MOSCOW - Aleksander Lebedev, a prominent banker and candidate for the post of Mayor of Moscow at the elections due on Sunday, has announced that he was quitting the political bloc he used to participate in. Lebedev said that the reason for the move was because of extremist elements in the ‘Motherland’ bloc, but his words did not sound very convincing. But, according to the Russian electoral law, party electoral lists cannot be changed with the elections literally at hand.
Late on Thursday evening, Aleksander Lebedev’s electoral headquarters distributed a short and obscure statement reading that the head of the National Reserve Bank had decided not to run for the State Duma and would now only remain a candidate for Moscow Mayor. The banker decided to quit from the Motherland bloc headed by parliamentarians Sergei Glazyev and Dmitry Rogozin. The reason for the decision was “disagreement with extremist statements made by one of the bloc’s leaders” the statement reads.
Unfortunately, Lebedev’s headquarters refused to elaborate on whom exactly the banker considers extremist and asked our correspondent to address the National Reserve Bank with this question. The bank’s press secretary Vladislav Kuzmichev sent us back to the elections HQ. “I am in the bank office at the moment and I was not present when the statement was made,” he said.
The five top leaders of the patriotic bloc are: State Duma deputies Glazyev and Rogozin, former member of the infamous State Committee of the State of Emergency Varennikov, former head of the Central Bank Geraschenko and the leader of the People’s Will Party Baburin. Lebedev heads the Moscow regional group in the bloc. If the Motherland passes the five percent threshold, Lebedev would almost certainly get a seat in the State Duma, especially having that Glazyev and Rogozin can be elected in a single-mandate constituency and the place on the list would become vacant.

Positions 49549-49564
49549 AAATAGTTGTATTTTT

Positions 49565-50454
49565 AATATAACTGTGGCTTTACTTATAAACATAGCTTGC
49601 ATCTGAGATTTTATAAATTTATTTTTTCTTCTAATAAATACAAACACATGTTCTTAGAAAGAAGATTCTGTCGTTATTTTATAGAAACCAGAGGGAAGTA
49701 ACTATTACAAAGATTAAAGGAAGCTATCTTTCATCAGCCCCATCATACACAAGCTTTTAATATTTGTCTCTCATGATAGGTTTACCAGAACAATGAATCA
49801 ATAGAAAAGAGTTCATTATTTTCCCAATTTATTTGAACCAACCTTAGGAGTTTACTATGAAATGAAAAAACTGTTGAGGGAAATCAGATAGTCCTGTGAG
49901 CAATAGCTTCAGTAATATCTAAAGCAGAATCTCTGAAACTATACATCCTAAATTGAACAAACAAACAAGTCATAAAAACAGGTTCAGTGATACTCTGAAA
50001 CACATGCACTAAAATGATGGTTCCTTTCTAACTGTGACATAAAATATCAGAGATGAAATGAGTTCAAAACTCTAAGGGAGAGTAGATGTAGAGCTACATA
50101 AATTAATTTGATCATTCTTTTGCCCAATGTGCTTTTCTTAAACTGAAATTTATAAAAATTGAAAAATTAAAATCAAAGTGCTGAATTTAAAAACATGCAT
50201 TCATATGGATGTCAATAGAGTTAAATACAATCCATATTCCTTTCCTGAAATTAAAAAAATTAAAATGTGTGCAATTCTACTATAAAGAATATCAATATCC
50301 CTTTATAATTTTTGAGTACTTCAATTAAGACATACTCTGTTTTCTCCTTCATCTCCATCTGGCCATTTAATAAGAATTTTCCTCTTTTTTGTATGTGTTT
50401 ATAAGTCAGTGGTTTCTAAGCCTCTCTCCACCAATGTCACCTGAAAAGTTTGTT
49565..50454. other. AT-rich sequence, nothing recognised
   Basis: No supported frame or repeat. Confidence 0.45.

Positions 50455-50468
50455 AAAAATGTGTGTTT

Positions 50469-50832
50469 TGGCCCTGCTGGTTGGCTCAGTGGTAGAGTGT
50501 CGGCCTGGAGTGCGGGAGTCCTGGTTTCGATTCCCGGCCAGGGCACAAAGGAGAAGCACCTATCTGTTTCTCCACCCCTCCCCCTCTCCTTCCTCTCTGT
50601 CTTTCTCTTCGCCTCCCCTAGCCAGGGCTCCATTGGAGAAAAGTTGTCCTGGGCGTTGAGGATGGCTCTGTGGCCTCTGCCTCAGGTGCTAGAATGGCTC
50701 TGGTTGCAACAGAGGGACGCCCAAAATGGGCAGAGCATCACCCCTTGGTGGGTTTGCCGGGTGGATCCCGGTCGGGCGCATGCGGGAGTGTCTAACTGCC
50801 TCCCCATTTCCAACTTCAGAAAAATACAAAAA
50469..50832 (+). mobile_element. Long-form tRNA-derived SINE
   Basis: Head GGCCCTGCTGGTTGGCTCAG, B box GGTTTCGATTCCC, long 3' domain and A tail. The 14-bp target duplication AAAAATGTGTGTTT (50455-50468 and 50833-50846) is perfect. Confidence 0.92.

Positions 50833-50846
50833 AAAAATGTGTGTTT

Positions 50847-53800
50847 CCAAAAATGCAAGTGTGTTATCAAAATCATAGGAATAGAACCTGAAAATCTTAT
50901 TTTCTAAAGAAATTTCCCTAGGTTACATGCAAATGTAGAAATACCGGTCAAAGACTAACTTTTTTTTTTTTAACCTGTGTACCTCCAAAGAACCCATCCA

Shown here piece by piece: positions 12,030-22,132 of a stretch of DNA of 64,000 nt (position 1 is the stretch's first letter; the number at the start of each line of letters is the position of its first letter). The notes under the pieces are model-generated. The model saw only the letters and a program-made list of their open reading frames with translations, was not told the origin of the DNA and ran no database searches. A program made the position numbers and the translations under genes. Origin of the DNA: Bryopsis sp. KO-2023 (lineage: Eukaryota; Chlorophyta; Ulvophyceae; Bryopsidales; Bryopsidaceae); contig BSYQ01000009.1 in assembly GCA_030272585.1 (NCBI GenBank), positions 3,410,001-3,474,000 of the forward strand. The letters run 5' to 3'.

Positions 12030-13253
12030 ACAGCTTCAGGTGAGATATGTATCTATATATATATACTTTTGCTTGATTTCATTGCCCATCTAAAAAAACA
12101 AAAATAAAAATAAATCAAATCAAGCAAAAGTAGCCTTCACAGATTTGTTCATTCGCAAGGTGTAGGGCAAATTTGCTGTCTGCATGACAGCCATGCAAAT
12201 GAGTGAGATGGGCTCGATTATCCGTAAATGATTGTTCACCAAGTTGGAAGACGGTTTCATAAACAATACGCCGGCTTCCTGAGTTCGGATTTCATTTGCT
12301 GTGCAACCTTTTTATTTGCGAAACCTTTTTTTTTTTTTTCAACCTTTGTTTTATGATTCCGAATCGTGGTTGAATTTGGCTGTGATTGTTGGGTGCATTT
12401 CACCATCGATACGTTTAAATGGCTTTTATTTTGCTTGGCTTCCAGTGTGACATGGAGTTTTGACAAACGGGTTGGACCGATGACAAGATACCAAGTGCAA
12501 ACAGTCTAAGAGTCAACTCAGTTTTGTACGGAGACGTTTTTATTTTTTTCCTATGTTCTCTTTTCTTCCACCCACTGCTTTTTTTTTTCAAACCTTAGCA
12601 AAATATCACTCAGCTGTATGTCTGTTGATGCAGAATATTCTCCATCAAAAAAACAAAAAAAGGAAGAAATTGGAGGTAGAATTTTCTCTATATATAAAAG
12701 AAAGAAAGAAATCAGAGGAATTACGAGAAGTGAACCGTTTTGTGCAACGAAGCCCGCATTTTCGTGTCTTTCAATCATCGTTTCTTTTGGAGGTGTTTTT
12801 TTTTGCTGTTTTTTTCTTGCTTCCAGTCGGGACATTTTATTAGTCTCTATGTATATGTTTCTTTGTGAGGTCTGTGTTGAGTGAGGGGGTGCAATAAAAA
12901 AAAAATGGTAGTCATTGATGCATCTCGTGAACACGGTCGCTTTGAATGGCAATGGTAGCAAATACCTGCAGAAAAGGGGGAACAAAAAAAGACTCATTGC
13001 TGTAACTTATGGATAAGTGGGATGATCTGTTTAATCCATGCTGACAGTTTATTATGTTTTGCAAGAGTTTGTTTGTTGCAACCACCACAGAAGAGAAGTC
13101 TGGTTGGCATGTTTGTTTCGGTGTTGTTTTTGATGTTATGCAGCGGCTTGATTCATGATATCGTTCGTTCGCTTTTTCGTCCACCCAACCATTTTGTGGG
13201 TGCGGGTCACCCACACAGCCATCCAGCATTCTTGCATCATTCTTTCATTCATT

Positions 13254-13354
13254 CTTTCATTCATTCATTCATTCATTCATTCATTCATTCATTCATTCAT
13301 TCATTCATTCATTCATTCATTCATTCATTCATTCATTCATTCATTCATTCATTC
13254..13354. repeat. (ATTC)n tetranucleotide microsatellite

The primary suspect in allowing any extremist statements is the head of the State Duma’s International Relations Committee Rogozin. Rogozin was the first to comment on Lebedev’s withdrawal and, after this comment one can feel pity to the renegade. “The bloc’s leaders have exchanged opinions on this issue and some of us took this fact with indifference while some others – with a certain sense of relief. I consider that the bloc loses nothing with Lebedev’s withdrawal. On the contrary, I think that his decision will have a positive effect on our electoral campaign as it will be appraised by our patriotically inclined supporters. In this case Lebedev prefers to save his business sacrificing his reputation.
Rogozin’s aides, however, assured us that until recently their boss had perfectly good relations with Lebedev. “It is very hard to guess whom he, Lebedev, meant when he talked about extremism. We are simply shocked, they said.
As Gazeta.Ru has managed to learn, Glazyev’s aides were not ready for such a turn of events, especially having that only one week ago, at a closed session of the Motherland’s council, Lebedev intended to abandon his struggle for the mayor’s post and devote himself to the work in Motherland. Then, he told the press he preferred not to get distracted and concentrate on the parliamentary elections.
The most important thing, however, is that if last week Lebedev could actually withdraw from elections, now the law does not allow him to do so. The last day when anyone could withdraw from the party elections list was Wednesday. Rogozin’s press secretary Olga Sagareva confirmed this to Gazeta.Ru and said that while Lebedev cannot withdraw from Motherland’s electoral list, he can give up his deputy’s mandate after the elections, if he receives one.
A short time ago, leaders of the Union of Rightist Forces warned society of the “red-brown threat’ coming from the Motherland bloc, that they consider a gathering of communists and nationalists. Nemtsov and Chubais went into real hysteria at a press conference at the Interfax news agency as they accused the Kremlin of raising the party of national socialists. It is unlikely that Lebedev’s move was caused by the rightists’ revelations, but Rogozin is sure that his former comrade has experienced pressure from Chubais.
It is most likely, that Lebedev’s move was caused by severe pressure applied to him, Rogosin said. In any case, even without pressure, Lebedev must understand that the image of a man who opposes Moscow’s incumbent mayor Luzhkov looks more liberal and attractive than the image of a partner of such people as Glazyev and Rogozin, who look pretty much like Luzhkov themselves.